4. Wakefield alleges that, at several points during the evidentiary stage of the penalty phase trial, the State disparaged defense counsel by accusing him of discovery violations. The Court does not read these comments as an assault on defense counsel. On the contrary, the prosecution properly sought to raise credibility issues concerning recent fabrication or bias. Next, Wakefield claims that the State engaged in unwarranted comments and accusations -- cheap shots - that distorted the record and prejudiced Wakefield. Most of these comments arose in cross-examination, and, with one exception, were a proper attempt to impeach these witnesses. As to the exception, the cross-examination of the defense's social worker, the Court finds the prosecutor's comment is worthy of disapproval, but was not so egregious as to deprive Wakefield of a fair trial. (pp. 39-59)
5. Wakefield also raises objections to the State's summation, including the prosecutor's reference to the death penalty as "justice," and his statement that it is what Wakefield "deserved." In addition, he complains that the prosecutor improperly focused on Wakefield's character when his character was a "non-issue." The Court finds that the vast majority of these comments were fair responses to Wakefield's presentation of evidence. Moreover, none of the comments substantially prejudiced Wakefield's fundamental right to a fair trial. (pp. 59-78)
6. Wakefield complains that the trial court's instructions on the reasonable doubt standard were in error and require a new penalty phase trial. Defense counsel did not raise an objection to the instructions, and the Court concludes that the trial court's charge as a whole in no way lessened the State's burden of proof. The Court also rejects, at it has in prior cases, Wakefield's argument that the jury instructions should include a statement that he is entitled to a presumption against the death penalty. In addition, the Court finds no error in the State's use of victim impact statements. (pp. 78-103)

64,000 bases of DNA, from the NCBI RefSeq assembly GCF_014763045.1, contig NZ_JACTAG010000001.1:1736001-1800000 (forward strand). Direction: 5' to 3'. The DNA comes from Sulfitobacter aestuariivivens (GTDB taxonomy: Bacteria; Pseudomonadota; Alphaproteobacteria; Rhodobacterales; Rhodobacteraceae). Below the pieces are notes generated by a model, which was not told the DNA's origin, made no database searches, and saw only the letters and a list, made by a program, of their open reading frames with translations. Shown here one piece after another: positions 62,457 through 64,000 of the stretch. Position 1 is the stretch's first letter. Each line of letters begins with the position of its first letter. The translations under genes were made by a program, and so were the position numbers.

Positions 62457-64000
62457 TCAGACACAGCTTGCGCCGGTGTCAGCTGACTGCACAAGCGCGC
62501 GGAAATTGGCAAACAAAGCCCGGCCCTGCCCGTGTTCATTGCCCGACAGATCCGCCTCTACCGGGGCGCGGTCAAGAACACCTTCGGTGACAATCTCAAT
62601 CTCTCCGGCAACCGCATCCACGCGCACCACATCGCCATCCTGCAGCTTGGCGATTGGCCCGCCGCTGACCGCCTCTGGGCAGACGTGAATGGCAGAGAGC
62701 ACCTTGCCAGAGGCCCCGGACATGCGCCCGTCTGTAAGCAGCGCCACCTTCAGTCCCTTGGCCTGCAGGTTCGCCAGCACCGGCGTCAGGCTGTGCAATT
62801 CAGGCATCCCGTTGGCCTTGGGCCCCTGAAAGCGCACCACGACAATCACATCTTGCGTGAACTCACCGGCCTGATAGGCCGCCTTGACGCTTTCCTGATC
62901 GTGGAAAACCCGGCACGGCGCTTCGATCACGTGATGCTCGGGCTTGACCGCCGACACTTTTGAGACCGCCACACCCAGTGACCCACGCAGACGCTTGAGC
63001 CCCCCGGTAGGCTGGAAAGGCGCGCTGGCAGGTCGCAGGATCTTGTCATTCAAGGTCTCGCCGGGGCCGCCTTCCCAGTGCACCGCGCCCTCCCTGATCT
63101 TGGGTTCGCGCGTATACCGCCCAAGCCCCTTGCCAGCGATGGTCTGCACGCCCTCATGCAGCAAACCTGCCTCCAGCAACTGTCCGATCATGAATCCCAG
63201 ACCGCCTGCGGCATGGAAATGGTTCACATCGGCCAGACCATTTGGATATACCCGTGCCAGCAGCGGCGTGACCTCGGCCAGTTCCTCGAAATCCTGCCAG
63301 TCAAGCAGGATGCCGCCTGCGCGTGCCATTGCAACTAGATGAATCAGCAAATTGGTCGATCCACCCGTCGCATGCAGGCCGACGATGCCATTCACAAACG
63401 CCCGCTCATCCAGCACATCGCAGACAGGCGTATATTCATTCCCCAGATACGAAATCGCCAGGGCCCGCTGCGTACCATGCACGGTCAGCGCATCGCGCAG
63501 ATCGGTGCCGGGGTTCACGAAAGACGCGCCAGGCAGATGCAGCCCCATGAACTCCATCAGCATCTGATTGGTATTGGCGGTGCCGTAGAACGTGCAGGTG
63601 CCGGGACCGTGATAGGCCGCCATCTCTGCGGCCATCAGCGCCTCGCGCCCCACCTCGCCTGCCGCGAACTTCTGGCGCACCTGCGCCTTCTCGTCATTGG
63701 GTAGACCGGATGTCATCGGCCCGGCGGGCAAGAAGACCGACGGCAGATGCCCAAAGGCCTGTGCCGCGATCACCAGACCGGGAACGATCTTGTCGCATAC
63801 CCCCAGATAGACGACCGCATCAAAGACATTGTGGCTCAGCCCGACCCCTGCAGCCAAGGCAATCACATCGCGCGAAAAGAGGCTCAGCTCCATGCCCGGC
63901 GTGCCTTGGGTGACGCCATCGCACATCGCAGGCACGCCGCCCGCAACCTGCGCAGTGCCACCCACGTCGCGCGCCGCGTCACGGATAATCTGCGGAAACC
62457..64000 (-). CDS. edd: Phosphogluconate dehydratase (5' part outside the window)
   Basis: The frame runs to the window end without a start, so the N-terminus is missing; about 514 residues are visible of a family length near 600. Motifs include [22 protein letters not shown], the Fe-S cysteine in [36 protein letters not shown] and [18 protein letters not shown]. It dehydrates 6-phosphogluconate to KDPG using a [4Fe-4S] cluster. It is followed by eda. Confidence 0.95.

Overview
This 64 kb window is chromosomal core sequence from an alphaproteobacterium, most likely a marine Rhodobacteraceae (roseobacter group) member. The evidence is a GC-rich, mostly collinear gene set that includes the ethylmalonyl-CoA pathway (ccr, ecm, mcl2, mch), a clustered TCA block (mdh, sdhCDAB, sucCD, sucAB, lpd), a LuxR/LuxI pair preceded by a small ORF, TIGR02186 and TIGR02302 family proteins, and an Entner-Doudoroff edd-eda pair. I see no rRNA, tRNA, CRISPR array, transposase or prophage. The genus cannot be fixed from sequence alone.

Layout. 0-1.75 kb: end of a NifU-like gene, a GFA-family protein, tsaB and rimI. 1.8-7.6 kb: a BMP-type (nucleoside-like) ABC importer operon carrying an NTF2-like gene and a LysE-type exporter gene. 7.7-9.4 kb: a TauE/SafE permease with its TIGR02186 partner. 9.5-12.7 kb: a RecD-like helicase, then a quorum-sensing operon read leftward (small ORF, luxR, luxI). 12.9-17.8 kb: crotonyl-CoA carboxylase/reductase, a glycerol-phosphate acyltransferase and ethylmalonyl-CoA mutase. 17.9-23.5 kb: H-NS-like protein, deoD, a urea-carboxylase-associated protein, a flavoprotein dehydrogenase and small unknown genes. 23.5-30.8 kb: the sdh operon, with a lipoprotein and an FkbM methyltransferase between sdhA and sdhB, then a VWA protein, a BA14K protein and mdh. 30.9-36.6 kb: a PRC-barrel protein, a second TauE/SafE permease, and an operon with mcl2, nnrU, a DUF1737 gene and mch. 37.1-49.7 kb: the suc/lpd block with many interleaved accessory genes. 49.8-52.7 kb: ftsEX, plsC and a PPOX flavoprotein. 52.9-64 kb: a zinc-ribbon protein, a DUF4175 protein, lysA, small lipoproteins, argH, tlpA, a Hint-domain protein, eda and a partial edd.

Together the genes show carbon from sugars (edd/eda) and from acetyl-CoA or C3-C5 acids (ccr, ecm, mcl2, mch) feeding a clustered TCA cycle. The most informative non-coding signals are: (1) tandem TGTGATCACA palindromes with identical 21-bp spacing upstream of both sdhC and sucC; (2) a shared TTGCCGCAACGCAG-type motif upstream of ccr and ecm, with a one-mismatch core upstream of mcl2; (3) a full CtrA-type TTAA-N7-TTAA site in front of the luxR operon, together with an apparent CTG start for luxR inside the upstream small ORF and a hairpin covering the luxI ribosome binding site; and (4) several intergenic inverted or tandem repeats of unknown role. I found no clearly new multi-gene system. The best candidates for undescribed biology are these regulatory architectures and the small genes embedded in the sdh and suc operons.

7. The Court rejects Wakefield's other challenges to his penalty phase proceedings and his constitutional challenges to the escape detection aggravating factor and to the death penalty generally. (pp. 103-122)
8. On proportionality review, the Court concludes that Wakefield's sentence is not disproportionate. Reviewing the available statistical data under frequency analysis, the Court concludes that Wakefield has failed to establish that his death sentence is disproportionate. Under precedent seeking analysis, the Court finds that Wakefield has a high level of culpability, especially given the age and vulnerability of his victims, his extensive prior record, and his lack of remorse. Comparing Wakefield's sentence to that of defendants in other, similar cases involving multiple homicides, the Court finds that Wakefield's death sentence is not irrational or aberrant. (pp. 122-171)